3. A willingness to work hard: This sounds a little corny, but it’s true. Your work ethic is something you can directly impact, so it’s also less scary to think you can control this aspect of your success. If you’re serious about starting a design business, then you’re taking on a serious time and energy commitment. You are going to want to bring your best to the task at hand. What’s more is you’ll need resilience if you are going to really succeed. Have proper expectations and you’ll be less disappointed the first few times you miss your success mark. AIGA New York President Juliette Cezzar has some important ideas to consider when it comes to extracting valuable career knowledge from critical mistakes, and we think it’s a goldmine.
  4. A professional portfolio: No matter who you are, people are going to want to see examples of what you can do, if they’re going to even consider hiring you for a project. Create a portfolio that emphasizes your range of talents. Try to have the most varied portfolio possible, but don’t choke the thing with more examples than anyone could reasonably want. Like many designers you might be uncertain as to what kind of work you need for a great portfolio. If so you may want to consider a professional portfolio review.
  5. A home office: The great thing about launching your own design business is the fact that you don’t need to rent some expensive office space, in order to be taken seriously by potential clients. You can easily convert some of the space in your home into a useful office. You are still going to want to emphasize a home office that looks professional. At the same time, this home office can also reflect your personality. Showcase some of your design work, surround yourself with things that get you in a creative mindset. Try and allow yourself natural light, and have the option to lounge a bit if your work becomes too stressful.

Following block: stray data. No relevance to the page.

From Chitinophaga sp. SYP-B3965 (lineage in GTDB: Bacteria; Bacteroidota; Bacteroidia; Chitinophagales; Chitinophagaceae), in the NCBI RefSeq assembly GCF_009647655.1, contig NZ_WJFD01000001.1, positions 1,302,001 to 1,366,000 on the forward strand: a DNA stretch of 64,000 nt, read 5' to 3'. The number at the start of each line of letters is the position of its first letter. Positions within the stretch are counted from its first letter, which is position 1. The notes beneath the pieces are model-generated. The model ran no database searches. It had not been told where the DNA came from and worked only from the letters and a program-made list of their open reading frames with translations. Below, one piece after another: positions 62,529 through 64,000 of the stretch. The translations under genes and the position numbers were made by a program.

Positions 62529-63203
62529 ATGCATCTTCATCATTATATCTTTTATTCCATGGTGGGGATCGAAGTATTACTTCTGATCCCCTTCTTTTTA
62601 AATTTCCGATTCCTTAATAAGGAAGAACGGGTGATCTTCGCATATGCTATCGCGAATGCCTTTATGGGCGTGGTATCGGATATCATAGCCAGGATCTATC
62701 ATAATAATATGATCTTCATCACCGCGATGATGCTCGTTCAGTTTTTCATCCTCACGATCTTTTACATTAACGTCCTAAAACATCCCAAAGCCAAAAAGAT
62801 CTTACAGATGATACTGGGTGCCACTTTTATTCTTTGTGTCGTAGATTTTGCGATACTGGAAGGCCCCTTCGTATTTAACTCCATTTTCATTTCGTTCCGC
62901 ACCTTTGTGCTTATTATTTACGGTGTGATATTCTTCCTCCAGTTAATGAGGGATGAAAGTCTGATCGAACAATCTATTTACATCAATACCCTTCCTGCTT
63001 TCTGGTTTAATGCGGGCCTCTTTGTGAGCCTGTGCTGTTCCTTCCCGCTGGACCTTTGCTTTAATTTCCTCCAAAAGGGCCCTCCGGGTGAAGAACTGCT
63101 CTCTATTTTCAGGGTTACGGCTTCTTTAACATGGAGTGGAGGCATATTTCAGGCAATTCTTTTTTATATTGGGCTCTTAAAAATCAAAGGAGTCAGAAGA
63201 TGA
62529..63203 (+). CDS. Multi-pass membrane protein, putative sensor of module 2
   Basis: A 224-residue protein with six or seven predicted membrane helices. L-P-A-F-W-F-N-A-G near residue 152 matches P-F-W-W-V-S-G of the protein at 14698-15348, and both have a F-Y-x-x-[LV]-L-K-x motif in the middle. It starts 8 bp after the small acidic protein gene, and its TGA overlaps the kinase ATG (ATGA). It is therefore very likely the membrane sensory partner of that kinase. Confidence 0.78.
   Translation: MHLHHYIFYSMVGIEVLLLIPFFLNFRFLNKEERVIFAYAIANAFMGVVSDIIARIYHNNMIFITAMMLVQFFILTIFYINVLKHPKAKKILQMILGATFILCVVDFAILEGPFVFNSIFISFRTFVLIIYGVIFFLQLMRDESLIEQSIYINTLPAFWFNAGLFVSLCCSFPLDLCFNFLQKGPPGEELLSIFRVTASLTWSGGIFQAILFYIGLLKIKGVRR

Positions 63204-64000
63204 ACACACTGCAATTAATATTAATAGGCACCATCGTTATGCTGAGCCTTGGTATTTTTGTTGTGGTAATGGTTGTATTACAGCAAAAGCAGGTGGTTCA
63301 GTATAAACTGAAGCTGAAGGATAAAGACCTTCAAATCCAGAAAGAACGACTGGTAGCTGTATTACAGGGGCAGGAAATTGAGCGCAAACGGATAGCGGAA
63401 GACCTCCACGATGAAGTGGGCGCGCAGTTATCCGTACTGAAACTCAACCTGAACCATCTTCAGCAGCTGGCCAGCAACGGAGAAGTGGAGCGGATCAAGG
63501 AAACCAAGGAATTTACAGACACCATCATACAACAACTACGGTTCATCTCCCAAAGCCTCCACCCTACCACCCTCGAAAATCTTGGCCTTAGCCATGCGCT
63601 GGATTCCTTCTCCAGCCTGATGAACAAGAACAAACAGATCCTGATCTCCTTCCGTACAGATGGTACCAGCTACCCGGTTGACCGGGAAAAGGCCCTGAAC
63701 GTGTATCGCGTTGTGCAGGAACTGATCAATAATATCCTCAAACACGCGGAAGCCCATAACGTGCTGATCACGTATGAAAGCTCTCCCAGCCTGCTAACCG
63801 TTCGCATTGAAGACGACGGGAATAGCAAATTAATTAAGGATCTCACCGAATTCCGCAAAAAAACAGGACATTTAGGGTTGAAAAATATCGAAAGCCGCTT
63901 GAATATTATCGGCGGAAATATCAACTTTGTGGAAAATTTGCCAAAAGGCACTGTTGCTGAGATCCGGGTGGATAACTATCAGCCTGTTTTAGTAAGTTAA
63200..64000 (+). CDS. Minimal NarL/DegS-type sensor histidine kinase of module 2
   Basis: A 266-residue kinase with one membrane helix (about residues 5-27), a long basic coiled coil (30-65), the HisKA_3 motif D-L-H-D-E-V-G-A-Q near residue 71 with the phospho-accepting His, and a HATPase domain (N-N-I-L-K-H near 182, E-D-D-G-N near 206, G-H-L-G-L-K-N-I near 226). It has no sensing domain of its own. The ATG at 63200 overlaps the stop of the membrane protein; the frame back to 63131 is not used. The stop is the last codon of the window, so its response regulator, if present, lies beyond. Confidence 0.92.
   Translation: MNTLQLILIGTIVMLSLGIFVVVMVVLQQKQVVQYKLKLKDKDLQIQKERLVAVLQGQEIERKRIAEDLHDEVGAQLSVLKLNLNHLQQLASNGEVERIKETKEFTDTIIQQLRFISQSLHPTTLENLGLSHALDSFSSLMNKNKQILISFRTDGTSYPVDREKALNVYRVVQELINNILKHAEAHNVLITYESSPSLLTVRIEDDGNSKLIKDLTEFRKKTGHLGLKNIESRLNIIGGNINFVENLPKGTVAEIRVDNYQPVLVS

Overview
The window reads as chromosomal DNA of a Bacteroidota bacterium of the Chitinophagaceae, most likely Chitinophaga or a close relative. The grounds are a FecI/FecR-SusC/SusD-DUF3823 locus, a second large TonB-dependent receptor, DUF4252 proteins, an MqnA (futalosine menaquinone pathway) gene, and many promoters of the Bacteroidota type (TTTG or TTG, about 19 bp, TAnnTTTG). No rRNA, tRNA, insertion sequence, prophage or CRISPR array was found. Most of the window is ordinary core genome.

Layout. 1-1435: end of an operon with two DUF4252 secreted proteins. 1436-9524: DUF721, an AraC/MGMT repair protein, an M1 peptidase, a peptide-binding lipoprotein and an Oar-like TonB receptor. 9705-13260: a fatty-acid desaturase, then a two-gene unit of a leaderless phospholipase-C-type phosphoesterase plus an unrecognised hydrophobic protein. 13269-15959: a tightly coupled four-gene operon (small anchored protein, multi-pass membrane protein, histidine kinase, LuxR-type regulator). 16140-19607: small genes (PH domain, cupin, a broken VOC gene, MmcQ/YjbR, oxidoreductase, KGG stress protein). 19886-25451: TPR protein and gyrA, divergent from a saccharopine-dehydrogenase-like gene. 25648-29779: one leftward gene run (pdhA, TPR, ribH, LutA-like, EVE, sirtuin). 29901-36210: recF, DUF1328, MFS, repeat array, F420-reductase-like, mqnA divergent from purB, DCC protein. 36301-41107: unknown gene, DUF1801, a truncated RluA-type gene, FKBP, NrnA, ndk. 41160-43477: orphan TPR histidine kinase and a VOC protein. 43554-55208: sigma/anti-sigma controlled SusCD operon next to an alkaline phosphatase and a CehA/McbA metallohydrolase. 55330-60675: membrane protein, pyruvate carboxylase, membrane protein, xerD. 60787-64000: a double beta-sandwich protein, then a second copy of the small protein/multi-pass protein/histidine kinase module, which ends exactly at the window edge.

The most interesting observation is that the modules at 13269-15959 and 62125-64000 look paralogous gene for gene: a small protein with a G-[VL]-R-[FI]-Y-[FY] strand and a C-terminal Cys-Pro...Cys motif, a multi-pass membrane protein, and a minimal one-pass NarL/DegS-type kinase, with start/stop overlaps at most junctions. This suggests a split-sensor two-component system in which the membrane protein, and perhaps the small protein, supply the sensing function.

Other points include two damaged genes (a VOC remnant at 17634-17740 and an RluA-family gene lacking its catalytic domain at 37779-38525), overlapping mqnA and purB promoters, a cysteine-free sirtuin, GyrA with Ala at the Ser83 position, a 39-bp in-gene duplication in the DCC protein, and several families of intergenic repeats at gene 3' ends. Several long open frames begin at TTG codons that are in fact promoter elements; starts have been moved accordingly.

6. Networking abilities and social skills: Relationships are going to serve to define at least some of your professional success. Use websites like LinkedIn to build professional relationships that can pay off over the short-term and the long-term. Social media can greatly serve you while you build your business base – you’ll discover you have active followers who support and encourage you while you grow your business. You can encourage clients who’ve used your services to review you using Yelp, or post a share on social media to help you keep your marketing costs down. The opportunities are endless if you put your creative thinking skills to good use!

These six simple things will serve to give you a solid foundation. You’ll be ready to move forward with your goals. Maybe you need a little push. If you’re not quite ready or feel you lack some of the important skills we discussed, you can try taking an online Design Business course. In just a couple of short weeks, you’ll be business-savvy and ready to go.